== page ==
Integration, Progressive Decentralization, and Community Mental Health Planning
Integration, progressive decentralization, and community health are key elements for ensuring sustainable mental health care delivery. This theme encompasses efforts to integrate mental health services into all levels of the health system including strengthening partnerships with community health teams, and integration of mental health across clinical areas such as tuberculosis, HIV, and non-communicable diseases (NCDs). Furthermore, it provides examples of how PIH sites have built partnerships with local Ministries of Health, leveraging PIH models as pilots for national decentralization of mental health services.
Integration with NCDs
The development of PIH Malawi’s mental health program began in 2016 and focuses on integrating mental health into PIH Malawi’s Integrated Chronic Care Clinic (IC3). Depression case-finding and treatment are also being integrated into HIV services, primary care, and maternal care.
Voices of NCDI Poverty
Voices of NCDI Poverty is a platform that shares stories and experiences of people living with NCDs and injuries in settings of extreme poverty. It is a joint project of The Lancet Commission on Reframing NCDs and Injuries for the Poorest Billion(NCDI Poverty Commission) and the NCD Synergies Program at Partners In Health.
Given community health workers' (CHW) ability to bridge the gap between health care resources and patients who need them, they play an integral role in health systems across the globe. However, CHWs are often overwhelmed with too many tasks and not enough support. This happens because health systems are often stretched thin when trying to provide more and more services, but with the same or even less funding. To address this problem, this algorithm uses 7 key questions to walk through 5 important steps for program implementers and policymakers to understand how to plan for including mental health services into care delivery. By clearly mapping out the expected time and resources needed to accomplish priority tasks, the CHWs will be better positioned to successfully complete their work. The algorithm helps with planning for hiring, training, and supervision of these CHWs who will be including mental health services in their work.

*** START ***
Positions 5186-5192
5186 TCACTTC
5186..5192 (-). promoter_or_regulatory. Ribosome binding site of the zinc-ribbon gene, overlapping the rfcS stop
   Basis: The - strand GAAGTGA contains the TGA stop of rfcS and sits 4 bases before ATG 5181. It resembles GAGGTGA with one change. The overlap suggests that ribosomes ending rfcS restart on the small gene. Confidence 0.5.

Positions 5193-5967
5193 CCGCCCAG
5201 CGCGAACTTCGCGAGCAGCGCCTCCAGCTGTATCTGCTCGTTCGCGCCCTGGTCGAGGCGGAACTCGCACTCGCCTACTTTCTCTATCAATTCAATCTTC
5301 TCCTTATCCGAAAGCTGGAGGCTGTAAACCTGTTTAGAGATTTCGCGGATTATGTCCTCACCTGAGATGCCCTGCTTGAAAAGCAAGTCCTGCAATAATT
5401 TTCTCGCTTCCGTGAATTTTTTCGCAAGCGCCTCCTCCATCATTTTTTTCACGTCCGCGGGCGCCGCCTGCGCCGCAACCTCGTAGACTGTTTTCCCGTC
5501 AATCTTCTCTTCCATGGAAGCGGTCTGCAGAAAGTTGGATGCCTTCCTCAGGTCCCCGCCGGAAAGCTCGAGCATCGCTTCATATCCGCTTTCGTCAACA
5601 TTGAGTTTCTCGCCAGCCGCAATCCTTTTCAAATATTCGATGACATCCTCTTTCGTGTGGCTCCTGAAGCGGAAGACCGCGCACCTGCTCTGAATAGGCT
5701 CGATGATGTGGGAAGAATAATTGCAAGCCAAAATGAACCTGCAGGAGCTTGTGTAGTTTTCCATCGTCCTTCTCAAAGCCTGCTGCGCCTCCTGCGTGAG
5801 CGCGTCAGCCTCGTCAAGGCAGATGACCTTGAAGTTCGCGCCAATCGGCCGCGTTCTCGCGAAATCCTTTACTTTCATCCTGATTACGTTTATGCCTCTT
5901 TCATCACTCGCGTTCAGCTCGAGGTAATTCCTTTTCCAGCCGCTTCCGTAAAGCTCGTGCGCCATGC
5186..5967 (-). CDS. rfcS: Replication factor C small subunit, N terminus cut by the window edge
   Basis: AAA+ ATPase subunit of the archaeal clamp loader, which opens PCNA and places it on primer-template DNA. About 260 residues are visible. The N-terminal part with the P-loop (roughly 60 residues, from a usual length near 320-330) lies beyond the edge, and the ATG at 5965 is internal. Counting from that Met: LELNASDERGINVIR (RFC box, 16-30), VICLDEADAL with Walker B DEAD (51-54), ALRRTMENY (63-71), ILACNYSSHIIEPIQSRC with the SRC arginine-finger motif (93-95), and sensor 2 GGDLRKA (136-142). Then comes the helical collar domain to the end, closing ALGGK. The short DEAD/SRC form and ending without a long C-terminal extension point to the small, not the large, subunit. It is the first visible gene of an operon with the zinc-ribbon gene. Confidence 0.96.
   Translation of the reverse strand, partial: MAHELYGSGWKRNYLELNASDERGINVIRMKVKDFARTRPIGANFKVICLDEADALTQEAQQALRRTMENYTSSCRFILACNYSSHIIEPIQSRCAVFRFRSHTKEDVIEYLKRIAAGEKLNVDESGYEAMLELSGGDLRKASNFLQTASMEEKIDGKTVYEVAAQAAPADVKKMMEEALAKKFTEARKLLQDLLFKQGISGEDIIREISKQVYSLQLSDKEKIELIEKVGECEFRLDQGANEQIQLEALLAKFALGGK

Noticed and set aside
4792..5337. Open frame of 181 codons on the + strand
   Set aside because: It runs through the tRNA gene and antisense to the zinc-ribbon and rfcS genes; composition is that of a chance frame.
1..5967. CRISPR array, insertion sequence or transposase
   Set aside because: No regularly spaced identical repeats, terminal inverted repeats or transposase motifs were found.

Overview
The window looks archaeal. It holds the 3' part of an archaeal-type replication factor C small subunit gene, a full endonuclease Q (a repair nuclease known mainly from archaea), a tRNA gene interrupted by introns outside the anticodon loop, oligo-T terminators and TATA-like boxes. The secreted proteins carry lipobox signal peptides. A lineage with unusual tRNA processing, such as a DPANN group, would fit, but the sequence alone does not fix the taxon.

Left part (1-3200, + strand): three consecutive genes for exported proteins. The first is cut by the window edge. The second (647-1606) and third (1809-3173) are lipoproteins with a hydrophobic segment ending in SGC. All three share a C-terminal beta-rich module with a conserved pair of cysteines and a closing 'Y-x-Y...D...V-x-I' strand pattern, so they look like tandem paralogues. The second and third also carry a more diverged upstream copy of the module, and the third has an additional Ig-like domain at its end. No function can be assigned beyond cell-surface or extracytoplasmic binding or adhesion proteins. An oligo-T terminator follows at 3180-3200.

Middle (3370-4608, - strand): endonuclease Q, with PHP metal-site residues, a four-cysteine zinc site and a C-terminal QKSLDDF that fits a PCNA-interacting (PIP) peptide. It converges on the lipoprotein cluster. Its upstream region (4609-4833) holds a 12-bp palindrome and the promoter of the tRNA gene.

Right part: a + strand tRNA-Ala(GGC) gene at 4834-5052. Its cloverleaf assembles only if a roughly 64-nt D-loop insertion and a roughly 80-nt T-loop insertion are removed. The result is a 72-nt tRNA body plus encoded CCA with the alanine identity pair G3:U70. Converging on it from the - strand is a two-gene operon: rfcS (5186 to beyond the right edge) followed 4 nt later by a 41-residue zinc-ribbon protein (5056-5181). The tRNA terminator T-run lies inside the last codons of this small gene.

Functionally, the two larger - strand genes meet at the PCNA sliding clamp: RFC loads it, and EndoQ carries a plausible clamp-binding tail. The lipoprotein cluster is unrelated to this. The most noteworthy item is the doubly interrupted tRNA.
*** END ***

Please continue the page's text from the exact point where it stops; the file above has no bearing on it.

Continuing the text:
Decentralization of Mental Health Care in Rwanda
Patients are progressively being seen more at health centers as compared to district hospitals. This enables them to access care closer to their homes and travel less, which is particularly important during the COVID-19 pandemic.
In collaboration with the MOH, IMB has delivered mental health care in Rwanda since 2009 through a health center nurse training model called MESH Mental Health (Mentoring and Enhanced Supervision at Health facilities for Mental Health), which provides affordable, community-based care in the public primary health care system, increasing the use of trained non-specialists through the mentorship program. Government psychiatric nurses travel regularly to health centers to provide mentorship and supervision, supporting general nurses to care for patients with severe mental disorders, and CHWs across the district are also involved.